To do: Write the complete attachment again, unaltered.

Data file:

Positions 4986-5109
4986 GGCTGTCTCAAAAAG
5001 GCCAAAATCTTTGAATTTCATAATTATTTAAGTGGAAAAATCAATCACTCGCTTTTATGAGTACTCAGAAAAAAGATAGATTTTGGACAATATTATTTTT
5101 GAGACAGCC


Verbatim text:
Positions 4986-5109
4986 GGCTGTCTCAAAAAG
5001 GCCAAAATCTTTGAATTTCATAATTATTTAAGTGGAAAAATCAATCACTCGCTTTTATGAGTACTCAGAAAAAAGATAGATTTTGGACAATATTATTTTT
5101 GAGACAGCC